Judicial cooperation in civil and commercial matters
At the request of a Swedish or foreign court, evidence may be taken in another country and handed over to the requesting court or taken directly by it, in order to be used there in a future or ongoing trial.
Procedure for taking of evidence within the European Union
From 1 January 2004, specific regulations apply on taking of evidence between EU member states, with the exception of Denmark. The Council of the European Union approved on 28 May 2001 Regulation (EC) No 1206/2001 on co-operation between the courts of the Member States in the taking of evidence in civil or commercial matters. The Regulation is directly applicable in Sweden but is complemented by the Act (2003:493) relating to the EC regulations on the taking of evidence in cases and matters of a civil or commercial nature and the Government's notification (2003:483) regarding the EC regulation on the taking of evidence in cases and matters of a civil or commercial nature. The Regulation shall, in relation to matters to which it applies, prevail over other provisions in agreements concluded by the Member States, for example the Hague Convention of 1970 on the Taking of Evidence Abroad in Civil or Commercial Matters.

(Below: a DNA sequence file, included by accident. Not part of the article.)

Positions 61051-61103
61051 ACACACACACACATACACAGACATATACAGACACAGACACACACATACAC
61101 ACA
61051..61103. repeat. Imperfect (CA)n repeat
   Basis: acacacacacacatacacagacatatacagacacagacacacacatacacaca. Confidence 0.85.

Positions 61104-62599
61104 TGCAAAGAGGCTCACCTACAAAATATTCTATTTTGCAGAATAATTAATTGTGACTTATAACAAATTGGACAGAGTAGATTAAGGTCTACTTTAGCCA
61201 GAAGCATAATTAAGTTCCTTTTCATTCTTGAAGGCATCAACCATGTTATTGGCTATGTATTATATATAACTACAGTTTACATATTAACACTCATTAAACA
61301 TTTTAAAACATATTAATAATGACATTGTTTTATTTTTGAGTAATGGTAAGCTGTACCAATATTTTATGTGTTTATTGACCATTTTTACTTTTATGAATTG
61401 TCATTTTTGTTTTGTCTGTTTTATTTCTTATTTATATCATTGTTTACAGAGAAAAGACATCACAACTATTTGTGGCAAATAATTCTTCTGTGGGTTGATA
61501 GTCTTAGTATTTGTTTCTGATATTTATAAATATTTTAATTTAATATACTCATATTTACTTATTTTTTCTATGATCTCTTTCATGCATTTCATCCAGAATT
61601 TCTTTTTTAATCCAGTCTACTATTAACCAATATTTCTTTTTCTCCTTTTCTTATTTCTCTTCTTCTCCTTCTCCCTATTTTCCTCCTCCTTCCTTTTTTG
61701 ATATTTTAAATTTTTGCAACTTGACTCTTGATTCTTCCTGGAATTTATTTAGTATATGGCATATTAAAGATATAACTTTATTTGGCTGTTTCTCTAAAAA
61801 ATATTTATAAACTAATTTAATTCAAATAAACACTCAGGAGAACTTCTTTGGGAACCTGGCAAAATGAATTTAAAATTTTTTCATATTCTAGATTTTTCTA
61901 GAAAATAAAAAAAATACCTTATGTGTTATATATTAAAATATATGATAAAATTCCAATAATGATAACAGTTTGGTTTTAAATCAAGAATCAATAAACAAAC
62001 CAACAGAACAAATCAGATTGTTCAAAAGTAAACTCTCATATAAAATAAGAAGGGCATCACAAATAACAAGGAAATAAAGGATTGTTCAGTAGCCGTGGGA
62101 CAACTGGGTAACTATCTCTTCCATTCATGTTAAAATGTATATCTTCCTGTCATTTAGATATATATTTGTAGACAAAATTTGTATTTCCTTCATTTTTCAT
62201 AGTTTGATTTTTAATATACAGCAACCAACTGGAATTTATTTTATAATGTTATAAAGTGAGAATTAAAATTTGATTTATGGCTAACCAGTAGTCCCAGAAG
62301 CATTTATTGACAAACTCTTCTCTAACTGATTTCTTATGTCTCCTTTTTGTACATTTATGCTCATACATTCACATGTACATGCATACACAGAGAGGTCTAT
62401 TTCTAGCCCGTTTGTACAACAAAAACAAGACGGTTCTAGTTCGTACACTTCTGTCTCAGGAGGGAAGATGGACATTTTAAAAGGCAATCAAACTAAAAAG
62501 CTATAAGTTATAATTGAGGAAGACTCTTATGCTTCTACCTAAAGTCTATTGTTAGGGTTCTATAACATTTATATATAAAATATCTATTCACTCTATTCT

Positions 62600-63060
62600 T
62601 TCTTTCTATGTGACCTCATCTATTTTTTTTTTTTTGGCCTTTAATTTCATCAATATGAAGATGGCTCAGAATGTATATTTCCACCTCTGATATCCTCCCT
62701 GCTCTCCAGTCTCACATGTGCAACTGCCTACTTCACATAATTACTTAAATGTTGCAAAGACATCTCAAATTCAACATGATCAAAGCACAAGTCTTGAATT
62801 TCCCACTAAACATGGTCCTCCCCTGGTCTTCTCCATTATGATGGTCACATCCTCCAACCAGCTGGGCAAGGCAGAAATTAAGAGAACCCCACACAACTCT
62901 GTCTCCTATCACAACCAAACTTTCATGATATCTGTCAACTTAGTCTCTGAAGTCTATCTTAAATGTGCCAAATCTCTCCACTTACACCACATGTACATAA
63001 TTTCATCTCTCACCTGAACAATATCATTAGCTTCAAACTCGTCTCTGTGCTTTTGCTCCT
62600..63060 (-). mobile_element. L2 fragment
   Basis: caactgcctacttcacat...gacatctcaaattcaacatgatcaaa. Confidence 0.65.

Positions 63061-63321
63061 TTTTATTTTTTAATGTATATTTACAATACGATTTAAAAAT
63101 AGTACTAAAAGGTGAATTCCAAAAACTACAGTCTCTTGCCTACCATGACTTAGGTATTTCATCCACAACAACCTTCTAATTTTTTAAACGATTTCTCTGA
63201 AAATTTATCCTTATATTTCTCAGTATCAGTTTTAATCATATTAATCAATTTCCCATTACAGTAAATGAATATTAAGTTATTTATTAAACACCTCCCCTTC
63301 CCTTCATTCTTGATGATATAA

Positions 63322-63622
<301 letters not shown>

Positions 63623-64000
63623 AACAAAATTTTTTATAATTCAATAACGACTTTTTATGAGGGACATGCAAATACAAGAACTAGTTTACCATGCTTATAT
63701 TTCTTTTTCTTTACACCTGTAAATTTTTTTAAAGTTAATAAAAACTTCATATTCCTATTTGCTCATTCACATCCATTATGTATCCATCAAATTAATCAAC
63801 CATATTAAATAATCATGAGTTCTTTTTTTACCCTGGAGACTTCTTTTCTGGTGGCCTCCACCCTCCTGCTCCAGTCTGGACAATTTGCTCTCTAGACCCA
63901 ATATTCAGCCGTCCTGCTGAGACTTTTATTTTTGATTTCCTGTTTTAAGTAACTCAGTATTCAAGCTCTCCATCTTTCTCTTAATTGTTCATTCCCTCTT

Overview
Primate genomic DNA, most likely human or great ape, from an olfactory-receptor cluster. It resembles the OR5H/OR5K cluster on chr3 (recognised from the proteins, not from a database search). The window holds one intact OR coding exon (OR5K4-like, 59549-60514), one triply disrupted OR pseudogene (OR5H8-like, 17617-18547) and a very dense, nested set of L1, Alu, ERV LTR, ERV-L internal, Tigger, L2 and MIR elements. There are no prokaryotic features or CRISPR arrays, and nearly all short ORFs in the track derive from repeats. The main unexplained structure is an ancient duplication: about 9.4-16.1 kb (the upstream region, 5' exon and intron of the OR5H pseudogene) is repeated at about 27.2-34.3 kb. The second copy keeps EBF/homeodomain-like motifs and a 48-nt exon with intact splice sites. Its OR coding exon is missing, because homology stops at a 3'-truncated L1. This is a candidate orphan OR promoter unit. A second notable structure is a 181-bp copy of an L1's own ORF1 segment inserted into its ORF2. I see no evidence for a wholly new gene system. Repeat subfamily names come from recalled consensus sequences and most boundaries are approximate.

The Regulation shall be applied in civil or commercial matters, where a court in one Member State in accordance with its national legislation requests that a competent court in another Member State shall take evidence or when it requests permission to take evidence directly in another Member State. The direct taking of evidence refers to a situation where a court wishes to take evidence in another Member State, without any court in the other State taking the evidence on its behalf, either by a competent representative of the requesting court taking the evidence in the territory of the other Member State or by means of teleconferences or videoconferences. A request to take evidence with reference to this Regulation shall not be made unless the evidence is intended for use in judicial proceedings that are commenced or contemplated.
The courts shall, except in cases of direct taking of evidence, communicate directly with each other without going via a central authority. Each Member State shall provide a list of those national courts which are competent to take evidence. From the Swedish point of view, all Swedish courts may request the taking of evidence in another Member State in accordance with this Regulation. Any request for the taking of evidence from a court in another Member State shall be dealt with by a Swedish District Court.